Chronic diseases such as heart disease, obesity and arthritis are among the most preventable of all health problems yet these conditions are skyrocketing across Canada. “There are two factors contributing to this,” says Gareth Jones PhD, Assistant Professor at the University of British Columbia Okanagan. “One factor is that our lifestyles are more sedentary now and the second is that our population is aging at a rapid rate.”

Major advancements in technology are contributing to this development of sedentary lifestyles. “We hoped that technology would positively affect our health but we are discovering that the opposite is true,” says Dr. Jones. “If you plot the development of the personal computer and the increase in obesity rates on a graph, those two lines basically follow parallel to each other.” 

People are plugged in twenty-four, seven. “We don’t have the natural pace that we had in the past where we would switch off in the late afternoon, have weekends off and really get away,” says Susie Ellis, Chairman and CEO at the Global Wellness Institute. “People are working almost constantly and so we have an increase in stress.”

Get proactive now to maintain wellness

It is imperative, now more than ever, that people in their middle-age become proactive in maintaining their well-being. “You must start adopting healthy habits while you still have the necessary physiological resources,” says Dr. Jones, “so that you maintain wellness into your sixties, seventies and beyond.”

Many people are finding the answer in wellness tourism. Travel for the purpose of promoting health and well-being through physical, psychological or spiritual activities can offer much needed respite and rejuvenation.

“Health is multidimensional,” says Ellis. “There is a physical component, of course, but also social, emotional and spiritual components.” In our over-connected society, more people are using their travel time to nurture many different aspects of their well-being.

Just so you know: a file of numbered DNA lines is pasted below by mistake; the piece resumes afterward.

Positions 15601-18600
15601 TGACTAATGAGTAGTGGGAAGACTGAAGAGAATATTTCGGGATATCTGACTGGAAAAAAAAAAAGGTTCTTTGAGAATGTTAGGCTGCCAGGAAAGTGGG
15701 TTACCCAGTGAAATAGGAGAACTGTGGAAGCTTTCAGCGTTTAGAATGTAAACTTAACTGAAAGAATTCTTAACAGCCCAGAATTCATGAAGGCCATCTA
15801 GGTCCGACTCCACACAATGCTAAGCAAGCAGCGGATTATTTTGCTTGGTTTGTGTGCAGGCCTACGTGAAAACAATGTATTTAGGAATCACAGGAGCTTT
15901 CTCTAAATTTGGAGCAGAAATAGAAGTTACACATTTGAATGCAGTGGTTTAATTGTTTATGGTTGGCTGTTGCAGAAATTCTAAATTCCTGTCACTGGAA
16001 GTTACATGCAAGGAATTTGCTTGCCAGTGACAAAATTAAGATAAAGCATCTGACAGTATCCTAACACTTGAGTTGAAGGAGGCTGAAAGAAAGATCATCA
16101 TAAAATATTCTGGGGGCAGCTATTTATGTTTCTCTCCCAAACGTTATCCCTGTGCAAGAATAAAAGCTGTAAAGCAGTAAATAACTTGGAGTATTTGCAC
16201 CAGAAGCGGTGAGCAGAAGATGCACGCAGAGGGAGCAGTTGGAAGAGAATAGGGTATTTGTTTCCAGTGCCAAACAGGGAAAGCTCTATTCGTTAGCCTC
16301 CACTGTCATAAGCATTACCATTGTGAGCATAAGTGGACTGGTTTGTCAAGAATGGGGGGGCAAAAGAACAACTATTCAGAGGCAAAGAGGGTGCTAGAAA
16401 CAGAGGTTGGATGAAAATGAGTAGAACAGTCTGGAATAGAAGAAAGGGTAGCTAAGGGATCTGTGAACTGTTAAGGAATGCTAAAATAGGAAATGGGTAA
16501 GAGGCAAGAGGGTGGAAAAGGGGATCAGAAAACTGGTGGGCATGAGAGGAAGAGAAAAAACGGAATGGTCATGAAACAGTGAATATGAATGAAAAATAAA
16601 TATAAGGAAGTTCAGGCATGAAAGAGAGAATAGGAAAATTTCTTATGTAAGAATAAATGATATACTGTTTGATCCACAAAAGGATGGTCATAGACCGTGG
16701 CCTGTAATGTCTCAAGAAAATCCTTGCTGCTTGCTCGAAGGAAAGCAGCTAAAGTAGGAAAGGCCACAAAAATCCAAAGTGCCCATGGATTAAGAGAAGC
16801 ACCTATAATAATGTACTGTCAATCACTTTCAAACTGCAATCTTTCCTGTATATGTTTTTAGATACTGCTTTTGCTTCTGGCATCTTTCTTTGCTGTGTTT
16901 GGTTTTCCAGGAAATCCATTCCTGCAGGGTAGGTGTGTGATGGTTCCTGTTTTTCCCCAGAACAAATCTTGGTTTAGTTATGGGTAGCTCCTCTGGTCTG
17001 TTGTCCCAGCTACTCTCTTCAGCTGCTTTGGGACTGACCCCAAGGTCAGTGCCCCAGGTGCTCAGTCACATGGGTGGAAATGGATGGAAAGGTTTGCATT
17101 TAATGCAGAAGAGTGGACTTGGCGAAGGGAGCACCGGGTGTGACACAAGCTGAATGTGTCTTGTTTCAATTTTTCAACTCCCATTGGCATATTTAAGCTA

Nurture physical and mental well-being

“Wellness tourism is special because guests aren’t just provided with accommodation,” says Hans-Peter Mayr, CEO at Sparkling Hill Resort. “Their mental and physical issues can be fixed too.”

“Travel for the purpose of promoting health and well-being through physical, psychological, or spiritual activities can offer much needed respite and rejuvination."

Many wellness resorts offer onsite traditional doctors, alternative medicine practitioners from naturopaths to Ayurveda specialists, and even psychiatrists and will tailor customized treatment plans and incorporate them into an overall relaxing and enjoyable stay.

Getting back to nature has long been known to improve an individual’s physical and mental wellbeing. “Here we are lucky because we have a three hundred and sixty degree view looking out over mountains and lakes. No matter which way you turn, you’re looking out on an extremely peaceful environment,” says Mayr. “We have only one single goal: that guests leave in much better shape than they arrived.”